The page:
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Arguably the most radical, defiantly uncompromising Russian director to emerge since the collapse of communism in that country, Aleksei Balabanov, who died suddenly this year at age 54, captured the Wild West atmosphere of the post-Soviet era in movies that oozed caustic irony, macabre humor, and outré violence. Moving between offbeat experimental works and more mainstream, but equally personal, genre films, Balabanov—already a cult sensation in Russia—is ripe for discovery. All films directed by Aleksei Balabanov.
Balabanov’s narrative debut is a disorienting head-trip adaptation of the Beckett play.
This eccentric take on Kafka’s absurdist novel is a swirl of surreal imagery.
A perverse and fascinating black comedy about pornography in early-1900s Russia.
A young doctor succumbs to a crippling morphine addiction in this savagely funny Bulgakov adaptation.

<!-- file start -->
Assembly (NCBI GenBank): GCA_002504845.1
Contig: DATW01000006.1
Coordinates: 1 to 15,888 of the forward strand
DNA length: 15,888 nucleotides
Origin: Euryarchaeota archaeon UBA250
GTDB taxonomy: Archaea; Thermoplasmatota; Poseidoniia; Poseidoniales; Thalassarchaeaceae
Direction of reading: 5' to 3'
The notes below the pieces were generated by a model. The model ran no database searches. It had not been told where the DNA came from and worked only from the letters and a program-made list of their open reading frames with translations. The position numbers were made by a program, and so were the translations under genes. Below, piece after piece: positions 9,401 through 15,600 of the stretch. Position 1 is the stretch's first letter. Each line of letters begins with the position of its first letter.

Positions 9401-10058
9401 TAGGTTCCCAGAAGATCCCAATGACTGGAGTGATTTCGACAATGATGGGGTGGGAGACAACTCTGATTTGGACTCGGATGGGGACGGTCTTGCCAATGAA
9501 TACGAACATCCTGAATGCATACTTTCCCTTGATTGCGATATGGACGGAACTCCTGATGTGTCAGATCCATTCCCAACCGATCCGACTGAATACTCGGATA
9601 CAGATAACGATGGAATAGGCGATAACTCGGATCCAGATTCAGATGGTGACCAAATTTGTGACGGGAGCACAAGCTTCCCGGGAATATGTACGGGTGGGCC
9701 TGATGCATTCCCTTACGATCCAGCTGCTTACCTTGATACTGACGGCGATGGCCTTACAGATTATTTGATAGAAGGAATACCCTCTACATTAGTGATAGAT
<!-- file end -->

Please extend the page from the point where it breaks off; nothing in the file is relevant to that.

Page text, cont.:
Two hoodlums scramble to recover a suitcase full of heroin in this Tarantino-esque action joyride.
Balabanov’s riveting nightmare allegory of the Soviet years is a sickly funny horror-show.
Balabanov’s breakout hit features a young man who gets sucked into a St. Petersburg crime ring.
Baby-faced hit man Danila heads to Chicago in the blood-soaked sequel to Balabanov’s mega-hit.
A haunting, folkloric tale of passion and betrayal set in a remote Siberian leper colony.
Tarkovsky meets Kaurismäki in this deadpan riff on the filmmaker’s revered hit Stalker.
A furnace tender casually disposes of corpses in this unsettlingly hilarious black comedy.
Balabanov’s surprising foray into romantic drama centers on an eccentric relationship.
Balabanov’s gripping Chechen War action drama has the structure and tension of a Western.